Georgetown University’s Newspaper of Record since 1920

The Hoya

Georgetown University’s Newspaper of Record since 1920

The Hoya

Georgetown University’s Newspaper of Record since 1920

The Hoya

HAWKINSON: Break Barriers To Journalism

On Oct. 23, 2021, when I got a phone call offering me the position of The Hoya’s 148th editor-in-chief, the first words out of my mouth were not “thank you” or “I’m so excited.” Much to my embarrassment, I instead asked, “Are you serious?” 

My disbelief stemmed from a feeling of deep-seated otherness that had pervaded my time at The Hoya. When my first mentor at The Hoya took me to dinner about halfway through my first semester at Georgetown University, he sat me down and told me The Hoya wasn’t built for people like us: those who received Pell Grants, relied on financial aid and prioritized our work-study jobs. 

For five semesters, I had watched wealthy, prep-school-educated students rise up in The Hoya and prepare for careers in journalism by quitting their part-time jobs to make time for our organization. Meanwhile, I fought to continue climbing the ranks of The Hoya while balancing multiple part-time jobs.

Certainly, my experience stemmed from a cultural problem at The Hoya. Sixty percent of our staff do not receive any financial aid, according to our Fall 2022 financial diversity survey. With a legacy of wealthy students came a legacy of classist microaggressions and a work environment that rewarded students without jobs on top of The Hoya. In light of this, it is our staff’s responsibility to dedicate ourselves to fighting classism in both our reporting and in our newsroom. 

However, we cannot win this fight alone; we can only do so much without dedicated, structural action from university administrators. Currently, because of university and administrative barriers, we find ourselves without key educational resources and the capacity to pay staffers, both of which are essential to our ability to support low-income students.

In order to support socioeconomic accessibility at The Hoya and other student media organizations like The Voice, Georgetown University administrators must hire a media advisor — a position that has been empty since May 2022, when our last advisor left — as well as take steps to open doors for staff payment in the future.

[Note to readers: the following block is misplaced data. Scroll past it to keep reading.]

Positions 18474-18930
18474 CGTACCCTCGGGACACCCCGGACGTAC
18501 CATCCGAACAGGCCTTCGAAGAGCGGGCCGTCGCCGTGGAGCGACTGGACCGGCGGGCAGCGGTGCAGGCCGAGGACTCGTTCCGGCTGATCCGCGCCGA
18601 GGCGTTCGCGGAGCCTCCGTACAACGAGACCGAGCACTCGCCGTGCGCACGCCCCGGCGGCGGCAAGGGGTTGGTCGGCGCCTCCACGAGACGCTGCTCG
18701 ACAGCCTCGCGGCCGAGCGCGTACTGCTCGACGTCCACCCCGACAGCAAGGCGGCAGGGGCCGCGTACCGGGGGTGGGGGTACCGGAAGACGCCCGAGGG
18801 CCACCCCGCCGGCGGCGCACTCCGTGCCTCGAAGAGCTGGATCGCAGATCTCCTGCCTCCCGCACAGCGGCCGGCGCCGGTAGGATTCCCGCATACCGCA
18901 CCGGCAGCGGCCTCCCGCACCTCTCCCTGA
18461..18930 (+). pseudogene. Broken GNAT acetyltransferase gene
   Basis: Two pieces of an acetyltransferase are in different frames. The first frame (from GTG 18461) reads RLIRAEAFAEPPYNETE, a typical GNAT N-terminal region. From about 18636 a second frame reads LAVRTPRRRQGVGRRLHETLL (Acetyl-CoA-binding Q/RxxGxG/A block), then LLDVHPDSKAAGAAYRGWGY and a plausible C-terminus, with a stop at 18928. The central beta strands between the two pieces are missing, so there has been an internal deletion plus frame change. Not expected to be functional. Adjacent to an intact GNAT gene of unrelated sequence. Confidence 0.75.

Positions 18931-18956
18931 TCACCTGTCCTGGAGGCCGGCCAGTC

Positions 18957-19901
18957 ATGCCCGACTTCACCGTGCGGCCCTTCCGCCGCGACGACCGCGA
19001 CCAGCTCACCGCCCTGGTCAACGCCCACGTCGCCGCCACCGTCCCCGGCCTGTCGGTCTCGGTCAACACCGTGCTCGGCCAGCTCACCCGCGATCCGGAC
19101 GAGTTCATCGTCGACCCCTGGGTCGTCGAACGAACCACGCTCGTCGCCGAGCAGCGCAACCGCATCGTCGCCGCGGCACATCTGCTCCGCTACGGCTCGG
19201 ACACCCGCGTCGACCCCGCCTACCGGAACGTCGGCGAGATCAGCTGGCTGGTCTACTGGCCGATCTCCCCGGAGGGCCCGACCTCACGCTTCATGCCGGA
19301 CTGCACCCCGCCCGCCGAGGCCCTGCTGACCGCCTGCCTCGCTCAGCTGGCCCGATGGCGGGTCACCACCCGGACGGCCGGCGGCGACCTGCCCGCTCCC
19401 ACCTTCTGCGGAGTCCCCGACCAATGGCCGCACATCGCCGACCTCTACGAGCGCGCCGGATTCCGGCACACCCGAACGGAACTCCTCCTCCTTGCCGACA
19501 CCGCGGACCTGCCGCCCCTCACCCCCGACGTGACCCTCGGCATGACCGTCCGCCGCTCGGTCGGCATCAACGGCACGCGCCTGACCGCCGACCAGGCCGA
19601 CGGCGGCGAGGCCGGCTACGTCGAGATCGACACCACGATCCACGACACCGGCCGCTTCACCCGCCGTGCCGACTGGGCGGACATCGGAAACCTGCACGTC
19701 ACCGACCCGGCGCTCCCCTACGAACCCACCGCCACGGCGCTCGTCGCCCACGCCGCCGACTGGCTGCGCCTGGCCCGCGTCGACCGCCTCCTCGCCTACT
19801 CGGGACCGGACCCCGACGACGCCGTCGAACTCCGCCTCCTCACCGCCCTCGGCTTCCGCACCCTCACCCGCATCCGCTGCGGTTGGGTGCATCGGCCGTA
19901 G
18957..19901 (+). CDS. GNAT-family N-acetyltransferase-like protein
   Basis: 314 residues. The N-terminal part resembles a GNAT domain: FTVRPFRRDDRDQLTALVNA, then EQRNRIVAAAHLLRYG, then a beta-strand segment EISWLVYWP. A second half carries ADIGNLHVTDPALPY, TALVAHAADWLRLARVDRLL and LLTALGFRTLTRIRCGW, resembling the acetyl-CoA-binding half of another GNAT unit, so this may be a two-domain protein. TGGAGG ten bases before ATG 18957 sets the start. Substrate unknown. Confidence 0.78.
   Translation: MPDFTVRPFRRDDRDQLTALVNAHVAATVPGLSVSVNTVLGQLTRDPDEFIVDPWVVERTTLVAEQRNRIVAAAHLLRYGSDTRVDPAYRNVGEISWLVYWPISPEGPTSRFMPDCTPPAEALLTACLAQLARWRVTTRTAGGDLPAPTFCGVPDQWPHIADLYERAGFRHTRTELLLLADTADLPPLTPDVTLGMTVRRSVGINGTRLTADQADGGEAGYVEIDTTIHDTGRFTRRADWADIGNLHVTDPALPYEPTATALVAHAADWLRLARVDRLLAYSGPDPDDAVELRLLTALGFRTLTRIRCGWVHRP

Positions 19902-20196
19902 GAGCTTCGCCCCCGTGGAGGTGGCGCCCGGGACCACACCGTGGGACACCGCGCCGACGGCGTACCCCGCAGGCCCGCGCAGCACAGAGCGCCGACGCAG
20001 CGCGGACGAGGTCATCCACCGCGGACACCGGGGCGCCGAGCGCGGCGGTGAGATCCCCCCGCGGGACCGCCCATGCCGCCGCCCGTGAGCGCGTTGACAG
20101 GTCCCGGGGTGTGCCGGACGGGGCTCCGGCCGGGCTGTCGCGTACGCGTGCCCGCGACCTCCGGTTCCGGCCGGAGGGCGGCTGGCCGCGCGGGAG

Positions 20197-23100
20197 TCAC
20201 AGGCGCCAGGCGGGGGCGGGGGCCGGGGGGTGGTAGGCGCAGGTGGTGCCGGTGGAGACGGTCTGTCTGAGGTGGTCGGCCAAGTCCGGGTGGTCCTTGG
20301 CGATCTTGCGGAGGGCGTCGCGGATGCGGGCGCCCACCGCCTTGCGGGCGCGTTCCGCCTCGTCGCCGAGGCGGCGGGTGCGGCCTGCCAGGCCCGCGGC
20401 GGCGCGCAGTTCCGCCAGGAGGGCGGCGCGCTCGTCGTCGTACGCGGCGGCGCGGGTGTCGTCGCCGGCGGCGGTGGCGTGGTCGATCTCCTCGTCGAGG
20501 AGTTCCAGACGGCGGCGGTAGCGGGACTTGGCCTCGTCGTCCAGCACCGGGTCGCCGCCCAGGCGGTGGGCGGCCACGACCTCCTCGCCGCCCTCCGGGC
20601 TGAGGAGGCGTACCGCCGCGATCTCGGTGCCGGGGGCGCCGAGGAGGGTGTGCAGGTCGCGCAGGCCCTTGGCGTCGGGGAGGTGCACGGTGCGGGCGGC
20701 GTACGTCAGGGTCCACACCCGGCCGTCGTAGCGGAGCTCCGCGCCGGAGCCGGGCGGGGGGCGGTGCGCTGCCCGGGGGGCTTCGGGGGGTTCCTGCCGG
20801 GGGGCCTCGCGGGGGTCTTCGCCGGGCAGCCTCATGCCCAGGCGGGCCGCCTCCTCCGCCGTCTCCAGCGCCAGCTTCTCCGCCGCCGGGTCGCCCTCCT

The Hoya and The Voice have been without a university-appointed, university-paid media advisor for six months. The university pays this advisor — who must be a professional journalist with significant experience in the field — to provide our Board of Editors with weekly feedback and coordinate trainings with industry professionals. It is the responsibility of the Center for Student Engagement to find a candidate to fill this role, yet it has remained empty for six months.

This lack of an advisor significantly diminishes the educational experience for many of our staffers, myself included. For low-income students, every minute of the day counts: Between jobs, courses and demanding extracurriculars like The Hoya, each and every hour of the day must provide a clear path toward a larger goal after graduation. Furthermore, journalism internships — which could theoretically fill in this educational gap — are still largely unpaid, curtailing access even further for low-income students. 

When The Hoya does not have a mentor to provide feedback and coordinate training, staffers who cannot afford to pursue other educational opportunities in the industry lose an irreplaceable resource. To support low-income students, university administrators must fulfill their promise and fill this role immediately.

Furthermore, The Hoya — unlike other student newspapers across the country — cannot pay our staffers, despite our organization providing accessible, real-world journalism experience to students that extends beyond what the Georgetown journalism program can offer through technical training in classes. 

While The Hoya used to pay staffers through stipends, the practice stopped in the mid-2000s and has been unable to resume because of a lack of university support to coordinate payment or establish a work-study program. When our leadership positions demand 20-plus hours of work per week, students like me must choose between sacrificing our mental and physical health or quitting The Hoya.

The best way to ensure the long-term inclusion of low-income students is university support to pay The Hoya’s staffers. Because we are an access to benefits organization — which means we receive our funding from the university and must make all purchases through university channels — we cannot pay staffers without administrators’ permission and support, even if we had the funding to do so. Whether through federal work-study, a stipend program or something else entirely, the university has a duty to ensure its organizations are socioeconomically accessible to all.

For the last 103 years, wealthy students have been at the forefront of this institution. I hope the next 100 years are similarly overwhelmed with the presence of low-income students on our staff, in our leadership and across our newsroom. 

Katie Hawkinson is a senior in the College and the 148th editor in chief of The Hoya. Her term ends Saturday.

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  • S

    Sterling GuNov 27, 2022 at 10:53 am

    You have been an incredible editor-in-chief –– congratulations, Katie! I agree wholeheartedly with your calls to action. The university needs to do more to support student journalism and break down barriers to access, especially when it has the means to do so. Sincerely, Sterling.